Regular short walks could keep type 2 diabetes at bay
The study, published in the American Journal of Clinical Nutrition, was conducted by researchers from the University of Otago in New Zealand.
For the first part of their research, 70 healthy adult volunteers were asked to sit for nine hours. They were given a meal-replacement drink after one hour, four hours and seven hours, and after each of these drinks they had their blood glucose and insulin levels measured to see how well their bodies were absorbing sugar from foods.
In the second part, the participants were asked to walk briskly for half an hour before sitting for nine hours. Finally, they sat for nine hours again but this time walked around for precisely one minute 40 seconds every half an hour.
The results showed both post-meal insulin and blood sugar levels were lower following the short walks than after the 30-minute stroll, or when the volunteers did not move at all from their seats.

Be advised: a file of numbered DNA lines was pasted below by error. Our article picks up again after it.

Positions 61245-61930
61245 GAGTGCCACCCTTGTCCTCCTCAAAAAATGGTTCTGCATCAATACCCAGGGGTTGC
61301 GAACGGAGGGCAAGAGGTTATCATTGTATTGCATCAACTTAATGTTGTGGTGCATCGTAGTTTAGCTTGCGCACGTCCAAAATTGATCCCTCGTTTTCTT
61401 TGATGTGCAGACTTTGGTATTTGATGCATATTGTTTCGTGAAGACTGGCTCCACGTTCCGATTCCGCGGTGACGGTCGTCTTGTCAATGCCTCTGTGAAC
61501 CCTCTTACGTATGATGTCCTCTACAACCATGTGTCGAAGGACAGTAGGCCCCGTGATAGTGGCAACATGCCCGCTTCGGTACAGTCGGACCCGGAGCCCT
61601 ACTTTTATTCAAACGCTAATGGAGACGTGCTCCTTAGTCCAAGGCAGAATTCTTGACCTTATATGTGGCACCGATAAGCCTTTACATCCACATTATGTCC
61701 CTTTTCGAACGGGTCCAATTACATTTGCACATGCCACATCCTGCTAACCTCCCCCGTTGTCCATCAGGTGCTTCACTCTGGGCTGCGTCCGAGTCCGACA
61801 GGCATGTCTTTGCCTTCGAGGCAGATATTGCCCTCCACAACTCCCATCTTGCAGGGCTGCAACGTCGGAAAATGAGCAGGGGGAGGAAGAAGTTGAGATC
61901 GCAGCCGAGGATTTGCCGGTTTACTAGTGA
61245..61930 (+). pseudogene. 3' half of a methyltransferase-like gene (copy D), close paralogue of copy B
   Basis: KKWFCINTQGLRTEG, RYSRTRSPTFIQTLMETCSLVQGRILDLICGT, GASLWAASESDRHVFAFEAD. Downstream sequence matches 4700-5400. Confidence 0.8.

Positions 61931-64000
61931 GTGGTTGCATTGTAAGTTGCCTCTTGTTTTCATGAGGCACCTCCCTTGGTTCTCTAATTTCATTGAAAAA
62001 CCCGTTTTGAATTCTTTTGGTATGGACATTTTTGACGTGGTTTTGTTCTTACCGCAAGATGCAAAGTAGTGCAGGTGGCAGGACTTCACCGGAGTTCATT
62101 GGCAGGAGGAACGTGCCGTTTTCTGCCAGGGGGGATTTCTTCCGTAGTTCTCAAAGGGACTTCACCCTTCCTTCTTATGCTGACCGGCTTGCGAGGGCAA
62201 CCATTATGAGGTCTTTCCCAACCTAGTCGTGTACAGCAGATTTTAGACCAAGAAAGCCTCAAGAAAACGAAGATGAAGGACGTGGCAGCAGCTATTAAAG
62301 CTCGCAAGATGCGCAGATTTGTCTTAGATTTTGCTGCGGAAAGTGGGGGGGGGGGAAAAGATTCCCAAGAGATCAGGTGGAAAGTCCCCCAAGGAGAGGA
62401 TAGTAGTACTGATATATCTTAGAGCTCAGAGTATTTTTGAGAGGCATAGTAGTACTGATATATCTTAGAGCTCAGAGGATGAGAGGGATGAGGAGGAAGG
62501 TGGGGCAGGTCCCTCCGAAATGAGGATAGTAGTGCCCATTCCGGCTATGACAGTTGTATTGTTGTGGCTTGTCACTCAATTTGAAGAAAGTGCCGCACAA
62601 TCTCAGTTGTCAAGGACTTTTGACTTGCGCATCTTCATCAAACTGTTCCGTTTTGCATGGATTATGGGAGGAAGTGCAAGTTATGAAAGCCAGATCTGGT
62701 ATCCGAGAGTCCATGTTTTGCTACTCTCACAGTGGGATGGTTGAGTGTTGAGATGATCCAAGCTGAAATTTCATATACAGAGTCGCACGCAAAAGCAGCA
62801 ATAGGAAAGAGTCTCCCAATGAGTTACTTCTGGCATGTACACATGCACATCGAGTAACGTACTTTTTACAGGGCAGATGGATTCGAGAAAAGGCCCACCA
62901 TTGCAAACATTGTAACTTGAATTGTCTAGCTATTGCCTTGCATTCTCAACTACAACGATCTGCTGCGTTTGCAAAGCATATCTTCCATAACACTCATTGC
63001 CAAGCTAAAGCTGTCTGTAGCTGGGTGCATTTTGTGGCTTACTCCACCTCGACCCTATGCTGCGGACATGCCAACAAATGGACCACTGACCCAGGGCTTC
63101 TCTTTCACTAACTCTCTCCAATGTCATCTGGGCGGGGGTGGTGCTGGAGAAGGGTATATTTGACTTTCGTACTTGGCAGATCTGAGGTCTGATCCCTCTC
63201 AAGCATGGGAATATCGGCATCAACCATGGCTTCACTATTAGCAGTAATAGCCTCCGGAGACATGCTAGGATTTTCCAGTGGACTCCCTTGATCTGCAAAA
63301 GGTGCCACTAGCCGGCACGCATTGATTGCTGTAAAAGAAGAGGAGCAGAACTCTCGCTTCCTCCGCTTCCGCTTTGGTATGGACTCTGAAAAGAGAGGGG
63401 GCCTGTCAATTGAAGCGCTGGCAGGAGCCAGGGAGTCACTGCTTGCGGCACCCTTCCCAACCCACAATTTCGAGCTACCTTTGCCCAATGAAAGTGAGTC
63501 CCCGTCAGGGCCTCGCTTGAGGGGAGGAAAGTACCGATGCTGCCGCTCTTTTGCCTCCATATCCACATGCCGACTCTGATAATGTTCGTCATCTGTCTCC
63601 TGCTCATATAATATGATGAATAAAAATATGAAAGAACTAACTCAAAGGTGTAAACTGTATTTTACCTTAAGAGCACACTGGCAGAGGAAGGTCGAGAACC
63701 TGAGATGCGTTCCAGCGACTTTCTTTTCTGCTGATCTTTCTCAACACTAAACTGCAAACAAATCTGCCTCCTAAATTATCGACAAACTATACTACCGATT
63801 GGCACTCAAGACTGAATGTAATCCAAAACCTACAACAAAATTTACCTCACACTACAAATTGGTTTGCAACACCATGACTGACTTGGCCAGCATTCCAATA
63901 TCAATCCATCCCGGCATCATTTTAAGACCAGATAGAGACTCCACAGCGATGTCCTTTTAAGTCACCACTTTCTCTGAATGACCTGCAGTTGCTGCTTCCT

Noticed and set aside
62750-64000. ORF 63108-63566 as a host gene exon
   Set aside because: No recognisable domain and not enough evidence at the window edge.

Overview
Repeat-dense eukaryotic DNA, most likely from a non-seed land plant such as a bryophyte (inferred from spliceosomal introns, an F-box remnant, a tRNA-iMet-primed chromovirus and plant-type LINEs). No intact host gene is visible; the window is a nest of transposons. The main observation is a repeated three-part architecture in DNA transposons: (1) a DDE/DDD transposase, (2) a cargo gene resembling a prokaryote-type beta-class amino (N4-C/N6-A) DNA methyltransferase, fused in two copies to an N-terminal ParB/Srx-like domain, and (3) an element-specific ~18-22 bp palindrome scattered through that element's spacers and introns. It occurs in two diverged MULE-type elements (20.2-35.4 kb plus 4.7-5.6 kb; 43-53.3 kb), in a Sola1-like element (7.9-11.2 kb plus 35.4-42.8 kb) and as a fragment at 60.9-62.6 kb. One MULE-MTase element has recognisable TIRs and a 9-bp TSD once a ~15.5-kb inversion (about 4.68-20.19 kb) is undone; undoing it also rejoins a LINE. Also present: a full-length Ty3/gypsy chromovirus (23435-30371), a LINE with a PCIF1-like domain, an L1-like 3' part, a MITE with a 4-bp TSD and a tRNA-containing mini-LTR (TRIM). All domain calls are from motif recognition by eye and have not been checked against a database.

Raised blood sugar and insulin readings are warning signs for the development of type 2 diabetes, which affects more than 3 million people in the UK.
The researchers said: "Regular activity breaks were more effective than continuous physical activity at decreasing blood sugar and insulin levels in healthy, normal-weight adults."
Commenting on the latest findings, Anthony Barnett, Emeritus Professor of Medicine at the Heart of England NHS Foundation Trust, said short bursts of regular exercise in people with sedentary occupations appears to be at least as good as longer, but less frequent, periods of exercise in improving sugar and fat levels."
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